Monday, May 20, 2013

More bluebells, too much writing and a scooter

Fallen branches among the bluebells. Anon was always my favourite poet when as a child I was first introduced to poetry anthologies. So thank you Anonymous for your encouragement  a couple of days ago before I had time to upload my snaps. The thing is when I was a child there was a bluebell wood at the bottom of our garden Now only the garish Spanish bluebells invade our little garden. And I no longer take their English  cousins for granted.

"There's too much writing," writes the novelist Susan Hill in this week's Spectator. "The problem is that people feel they have to read it all. 'I've started a blog' is news to make the heart sink. I need my later years to read the best - novels, biographies, scholarship in a hundred subjects I want to learn about, poetry, letters,  wit."  I find myself agreeing even though I have been contributing to  surplus reading matter by way of this blog for several years, and even expecting others to engage with it. To say nothing of reading other blogs myself. But those I read I regard as the work of friends. I want to hear about their exploits and discover  their views as we used to in the days when we wrote letters to one another. Or sent postcards - another dying art.  Sometimes I think of Best of Now as a series of post cards to my friends, open to view by all comers.  And the more I dwell on the thought the more I like it.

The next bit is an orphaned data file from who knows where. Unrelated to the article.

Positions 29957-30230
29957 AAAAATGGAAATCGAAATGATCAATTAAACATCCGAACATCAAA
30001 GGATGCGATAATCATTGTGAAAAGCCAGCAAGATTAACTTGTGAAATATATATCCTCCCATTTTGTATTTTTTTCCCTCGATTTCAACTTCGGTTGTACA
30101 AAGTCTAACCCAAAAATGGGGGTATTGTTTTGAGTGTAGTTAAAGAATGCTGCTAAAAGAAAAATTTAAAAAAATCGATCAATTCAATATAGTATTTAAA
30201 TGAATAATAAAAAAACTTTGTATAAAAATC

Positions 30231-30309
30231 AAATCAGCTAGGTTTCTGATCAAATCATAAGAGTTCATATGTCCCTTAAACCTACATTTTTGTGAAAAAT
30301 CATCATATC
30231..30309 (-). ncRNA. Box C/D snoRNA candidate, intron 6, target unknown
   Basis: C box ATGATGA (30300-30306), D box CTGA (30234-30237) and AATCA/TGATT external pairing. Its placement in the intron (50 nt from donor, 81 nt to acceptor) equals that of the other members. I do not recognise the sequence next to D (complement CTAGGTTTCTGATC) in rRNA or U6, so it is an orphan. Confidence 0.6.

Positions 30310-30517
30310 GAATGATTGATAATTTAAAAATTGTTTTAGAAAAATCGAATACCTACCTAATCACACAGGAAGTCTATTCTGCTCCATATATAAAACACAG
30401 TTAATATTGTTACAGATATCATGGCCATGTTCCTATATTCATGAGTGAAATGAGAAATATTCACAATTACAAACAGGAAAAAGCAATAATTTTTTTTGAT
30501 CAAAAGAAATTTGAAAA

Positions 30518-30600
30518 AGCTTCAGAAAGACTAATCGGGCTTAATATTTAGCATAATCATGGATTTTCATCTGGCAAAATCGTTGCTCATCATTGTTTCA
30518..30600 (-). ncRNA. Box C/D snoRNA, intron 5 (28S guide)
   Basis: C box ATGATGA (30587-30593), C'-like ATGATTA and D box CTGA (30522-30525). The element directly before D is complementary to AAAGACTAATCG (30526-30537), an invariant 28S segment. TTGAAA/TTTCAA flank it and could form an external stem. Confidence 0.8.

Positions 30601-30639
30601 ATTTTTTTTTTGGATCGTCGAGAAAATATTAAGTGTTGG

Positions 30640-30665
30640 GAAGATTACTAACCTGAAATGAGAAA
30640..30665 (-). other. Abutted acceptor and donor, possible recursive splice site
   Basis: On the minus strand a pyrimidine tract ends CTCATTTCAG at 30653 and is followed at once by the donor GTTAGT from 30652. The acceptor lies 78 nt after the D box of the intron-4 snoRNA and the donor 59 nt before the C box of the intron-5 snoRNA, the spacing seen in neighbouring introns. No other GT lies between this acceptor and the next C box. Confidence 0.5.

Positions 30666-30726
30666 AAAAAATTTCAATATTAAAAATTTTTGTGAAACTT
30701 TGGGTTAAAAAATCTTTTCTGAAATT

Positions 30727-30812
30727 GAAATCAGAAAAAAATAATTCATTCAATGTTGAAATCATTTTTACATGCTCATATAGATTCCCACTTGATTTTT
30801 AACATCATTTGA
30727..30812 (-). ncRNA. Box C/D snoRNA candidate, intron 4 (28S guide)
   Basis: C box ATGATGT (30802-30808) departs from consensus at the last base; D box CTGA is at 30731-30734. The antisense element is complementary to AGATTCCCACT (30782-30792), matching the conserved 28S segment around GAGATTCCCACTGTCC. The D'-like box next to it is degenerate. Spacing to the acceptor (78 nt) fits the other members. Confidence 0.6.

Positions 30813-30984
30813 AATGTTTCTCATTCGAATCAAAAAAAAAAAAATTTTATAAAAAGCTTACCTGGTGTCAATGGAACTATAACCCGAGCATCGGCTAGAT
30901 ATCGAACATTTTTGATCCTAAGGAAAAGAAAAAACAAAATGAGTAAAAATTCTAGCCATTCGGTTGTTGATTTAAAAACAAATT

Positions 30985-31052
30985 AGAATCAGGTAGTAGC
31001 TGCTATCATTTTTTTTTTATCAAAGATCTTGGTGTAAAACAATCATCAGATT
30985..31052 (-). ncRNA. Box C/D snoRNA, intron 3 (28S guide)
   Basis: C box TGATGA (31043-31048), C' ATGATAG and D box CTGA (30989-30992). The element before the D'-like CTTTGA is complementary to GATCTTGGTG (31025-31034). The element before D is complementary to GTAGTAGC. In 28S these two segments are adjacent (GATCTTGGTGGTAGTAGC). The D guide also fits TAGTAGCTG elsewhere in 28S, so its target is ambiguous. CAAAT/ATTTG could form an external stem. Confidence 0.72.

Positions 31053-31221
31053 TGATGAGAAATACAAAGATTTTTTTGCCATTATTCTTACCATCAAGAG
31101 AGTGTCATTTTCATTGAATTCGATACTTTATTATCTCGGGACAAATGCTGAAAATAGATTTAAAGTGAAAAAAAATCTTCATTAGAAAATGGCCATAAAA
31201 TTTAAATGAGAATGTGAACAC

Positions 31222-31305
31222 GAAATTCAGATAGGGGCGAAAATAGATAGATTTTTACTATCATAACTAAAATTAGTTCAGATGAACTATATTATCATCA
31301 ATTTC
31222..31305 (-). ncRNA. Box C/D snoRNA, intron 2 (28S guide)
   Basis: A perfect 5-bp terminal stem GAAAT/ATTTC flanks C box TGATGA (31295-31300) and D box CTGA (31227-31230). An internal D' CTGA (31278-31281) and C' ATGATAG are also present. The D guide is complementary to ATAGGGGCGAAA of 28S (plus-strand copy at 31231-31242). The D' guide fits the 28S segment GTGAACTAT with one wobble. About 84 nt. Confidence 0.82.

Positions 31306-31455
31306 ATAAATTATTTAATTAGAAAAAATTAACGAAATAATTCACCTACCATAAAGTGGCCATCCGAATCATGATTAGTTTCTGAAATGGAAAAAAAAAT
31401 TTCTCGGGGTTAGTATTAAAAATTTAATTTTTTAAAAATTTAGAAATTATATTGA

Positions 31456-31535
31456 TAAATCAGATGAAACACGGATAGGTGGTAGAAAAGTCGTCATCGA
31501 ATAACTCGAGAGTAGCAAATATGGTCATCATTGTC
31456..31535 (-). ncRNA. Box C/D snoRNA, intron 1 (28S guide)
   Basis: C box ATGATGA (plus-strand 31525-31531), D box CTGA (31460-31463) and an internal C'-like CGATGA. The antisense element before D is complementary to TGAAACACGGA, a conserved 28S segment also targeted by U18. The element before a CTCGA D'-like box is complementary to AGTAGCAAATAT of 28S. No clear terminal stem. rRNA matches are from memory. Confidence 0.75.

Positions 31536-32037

In The Grove I hear a whizzing sound behind me. It is grown woman on a foot propelled scooter, the sort usuallydriven by children but clearly suitable for more mature folk. She banks to the left and turns sharply and at speed into Little Mount Sion, with athletic skill which fills me admiration.


marja-leena said...

Beautiful photos of bluebell woods! As for writing and blogs, I too think of blogs being like postcards between friends, at least the more personal blogs. They are even more special when one has met the writer in person. I probably would not be writing much at all were it not for the blog because I was not a diarist. May we keep on with it!

Roderick Robinson said...

Blogging does provide an opportunity for exploring mini-ideas (or rants) that could not be handled elsewhere and this leads to the generation of further mini-ideas. I am about to conduct research on my recent posts that (which?) have scored very poorly (in comments) and see whether there is any commonality. Sonnets do badly but I'm sure I've cracked this one: when I started out I got lots of very generous encouragement. These days there's the expectation that I should have improved; if anything I'm even more slapdash and my readers - a discerning lot - are prominent by their absence.

Other poor-scorers remain a mystery. My memorial to Colin Davis scored a measly one - thanks to a fellow operating out of Tunbridge Wells - but then music, as a subject, is a bit of a loser. Or should I say: my thoughts on music. A dim idea is already forming: poor scoring posts are those which offer fewest opportunities for readers to get their hooks into. They are often hermetic, limited entirely to the author. However this needs further definition and the resultant post will - I have absolutely no doubt - score very badly indeed.